Corinda Rainey-Moore is a Community Outreach Engagement Coordinator at the Wisconsin Council on Children and Families, and a key advocate in the community for breaking stigmas associated with mental health issues. The Chicago native believes in the health of all women in her community, and is committed to reducing health disparities among African American women.
Rainey-Moore is a graduate of UW-Madison, where she earned a bachelor’s degree in communications. She has two master’s degrees, one from UW-Whitewater in Corporate Communications and one from the University of Southern New Hampshire in Community Mental Health with an emphasis on Dual Diagnosis. Rainey-Moore serves on many boards, such as the Board of National Alliance on Mental Health and the Suicide Prevention Task Force on the Board of Safe Communities. Her participation in the planning community for The Black Women’s Wellness Foundation’s Black Women’s Wellness Day allows hundreds of African American women to receive education and information on pertinent health topics.
Jasmine Johnson serves as the Chair of the Board of One Milwaukee, an organization that seeks to embrace diversity, cultivate new leadership and increase the cultural diversity in leadership, board and appointed positions with effective collaboration across the profit, non-profit and government sectors. She’s also the founder of 29Eleven Events, which brings interactive cause marketing initiatives to urban areas that reach individuals and bridge volunteerism in a non-traditional manner in order to bring impact and drive results that give hope and a future. She lists as a cofounder of 29Eleven her young son Jeremiah, who has already made his own philanthropic mark generating nearly $5,000 to support First Stage Theater and donating 100-plus gently used books and toys to a local family shelter thru his Jeremiah’s T.O.Y.S. Drive. In other words, Jasmine’s influence is already spreading into the next generation.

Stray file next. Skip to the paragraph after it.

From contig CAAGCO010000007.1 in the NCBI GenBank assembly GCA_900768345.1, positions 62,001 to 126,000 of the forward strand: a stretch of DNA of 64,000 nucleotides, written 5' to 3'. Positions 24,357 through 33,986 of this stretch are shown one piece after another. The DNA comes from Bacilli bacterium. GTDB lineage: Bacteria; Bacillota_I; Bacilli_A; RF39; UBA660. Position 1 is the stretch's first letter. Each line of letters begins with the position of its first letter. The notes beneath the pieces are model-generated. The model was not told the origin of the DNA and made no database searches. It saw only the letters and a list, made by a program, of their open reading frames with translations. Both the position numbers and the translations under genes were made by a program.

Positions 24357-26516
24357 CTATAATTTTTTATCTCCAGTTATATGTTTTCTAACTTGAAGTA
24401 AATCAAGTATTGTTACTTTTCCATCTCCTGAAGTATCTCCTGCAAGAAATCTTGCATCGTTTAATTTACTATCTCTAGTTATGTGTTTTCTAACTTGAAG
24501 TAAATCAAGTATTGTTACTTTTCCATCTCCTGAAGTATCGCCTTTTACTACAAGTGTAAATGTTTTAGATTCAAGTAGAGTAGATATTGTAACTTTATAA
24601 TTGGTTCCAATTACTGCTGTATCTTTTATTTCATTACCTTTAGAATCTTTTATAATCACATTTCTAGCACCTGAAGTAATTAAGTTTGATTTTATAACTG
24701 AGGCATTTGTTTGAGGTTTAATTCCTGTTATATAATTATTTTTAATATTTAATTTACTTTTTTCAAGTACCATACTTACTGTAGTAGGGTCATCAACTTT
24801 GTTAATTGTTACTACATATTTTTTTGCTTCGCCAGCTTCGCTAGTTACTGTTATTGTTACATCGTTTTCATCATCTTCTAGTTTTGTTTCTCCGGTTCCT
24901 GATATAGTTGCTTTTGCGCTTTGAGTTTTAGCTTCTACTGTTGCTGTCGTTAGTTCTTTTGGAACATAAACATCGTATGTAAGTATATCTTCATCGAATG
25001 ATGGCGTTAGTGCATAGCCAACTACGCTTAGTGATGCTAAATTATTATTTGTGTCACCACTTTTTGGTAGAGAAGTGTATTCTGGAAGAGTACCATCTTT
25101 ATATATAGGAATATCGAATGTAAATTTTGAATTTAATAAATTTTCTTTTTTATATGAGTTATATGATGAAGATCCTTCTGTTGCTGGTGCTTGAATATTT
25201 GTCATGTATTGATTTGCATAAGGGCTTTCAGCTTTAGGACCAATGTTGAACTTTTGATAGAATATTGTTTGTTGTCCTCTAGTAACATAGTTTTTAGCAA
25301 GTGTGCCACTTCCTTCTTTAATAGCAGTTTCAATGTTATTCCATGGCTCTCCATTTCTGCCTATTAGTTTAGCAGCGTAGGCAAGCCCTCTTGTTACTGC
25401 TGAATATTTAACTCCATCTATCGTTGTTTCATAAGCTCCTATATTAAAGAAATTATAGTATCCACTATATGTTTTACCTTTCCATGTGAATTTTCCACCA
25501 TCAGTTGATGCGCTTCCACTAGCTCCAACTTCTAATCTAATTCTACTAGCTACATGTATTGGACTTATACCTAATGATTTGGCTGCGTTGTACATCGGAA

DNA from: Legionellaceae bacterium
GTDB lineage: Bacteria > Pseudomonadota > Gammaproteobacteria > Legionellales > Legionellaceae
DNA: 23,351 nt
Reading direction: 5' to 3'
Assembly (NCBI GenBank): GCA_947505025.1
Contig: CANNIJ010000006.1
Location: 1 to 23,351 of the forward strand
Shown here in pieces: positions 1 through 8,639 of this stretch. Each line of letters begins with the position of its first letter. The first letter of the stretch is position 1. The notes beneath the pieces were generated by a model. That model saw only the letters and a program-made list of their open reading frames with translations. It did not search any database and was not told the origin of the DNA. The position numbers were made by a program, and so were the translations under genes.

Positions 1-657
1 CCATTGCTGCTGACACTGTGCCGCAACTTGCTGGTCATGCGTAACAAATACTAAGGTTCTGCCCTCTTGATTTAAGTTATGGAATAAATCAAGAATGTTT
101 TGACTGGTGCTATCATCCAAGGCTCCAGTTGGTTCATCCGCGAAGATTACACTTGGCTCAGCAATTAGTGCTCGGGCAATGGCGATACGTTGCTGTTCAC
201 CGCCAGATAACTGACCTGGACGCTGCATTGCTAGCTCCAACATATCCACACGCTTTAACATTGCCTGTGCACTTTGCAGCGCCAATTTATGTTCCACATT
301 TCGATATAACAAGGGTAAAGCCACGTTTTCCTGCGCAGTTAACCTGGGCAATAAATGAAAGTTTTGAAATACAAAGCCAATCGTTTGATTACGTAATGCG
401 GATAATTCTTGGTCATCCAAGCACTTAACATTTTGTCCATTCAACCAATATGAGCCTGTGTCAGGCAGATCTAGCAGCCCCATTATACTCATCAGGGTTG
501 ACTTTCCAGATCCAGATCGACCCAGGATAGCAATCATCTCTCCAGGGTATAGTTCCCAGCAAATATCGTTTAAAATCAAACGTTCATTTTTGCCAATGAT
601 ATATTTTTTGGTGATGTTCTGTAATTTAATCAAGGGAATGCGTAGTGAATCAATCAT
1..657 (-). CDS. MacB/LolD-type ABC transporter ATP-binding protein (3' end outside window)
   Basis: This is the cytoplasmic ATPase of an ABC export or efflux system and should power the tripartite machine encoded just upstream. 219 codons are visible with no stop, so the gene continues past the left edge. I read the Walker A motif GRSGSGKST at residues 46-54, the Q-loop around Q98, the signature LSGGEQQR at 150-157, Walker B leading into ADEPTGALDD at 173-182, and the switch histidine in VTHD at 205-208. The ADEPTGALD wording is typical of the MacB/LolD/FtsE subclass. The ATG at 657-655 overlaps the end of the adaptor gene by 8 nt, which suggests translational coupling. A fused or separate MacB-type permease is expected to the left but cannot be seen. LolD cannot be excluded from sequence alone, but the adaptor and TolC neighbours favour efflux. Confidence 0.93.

Shelia Stubbs represents Madison’s south side on the Dane County Board of Supervisors, where she is also second vice chair, the first African-American woman to serve in that role. She takes a "less talk, more action" approach and has led the way in County Board legislation to address racial disparities, including the creation of a community restorative court and a staff team created to ensure that every County government decision is made through the lens of equity. She serves on many boards and committees, and has held leadership positions in the NAACP at the local and state level. She also founded Women of Excellence Ministries.
Norman D. Davis
Norman D. Davis was hired by Mayor Paul Soglin as the new City of Madison’s Department of Civil Rights Director earlier this summer. Davis has over 17 years of experience in civil rights and affirmative action, serving the City of Madison since 2001 and the Department of Civil Rights since its inception in 2006. A graduate of the University of Wisconsin-Madison, Davis most recently served as the Division Manager of the Affirmative Action Division and also spent several years working for the State of Wisconsin in this field.
Harold Rayford is the founder, CEO and president of 1800 Days, a nonprofit organization dedicated to eliminating the educational achievement gap. He is the Pastor of The Faith Place Church in Sun Prairie and has been a member of this assembly his entire life following in the footsteps of his father in the Gospel and role model in ministry, the Honorable Bishop Richard E. Young, Sr. Bishop Rayford serves as President of the African American Council of Churches of Greater Madison, as well as Chairman of the Minnesota, Wisconsin, Dakotas District Council (MWDDC) of The Pentecostal Assemblies of the World, Inc. He is also an accomplished musician and songwriter, a winner of a Dove Award and two Stella Awards as a gospel jazz saxophonist.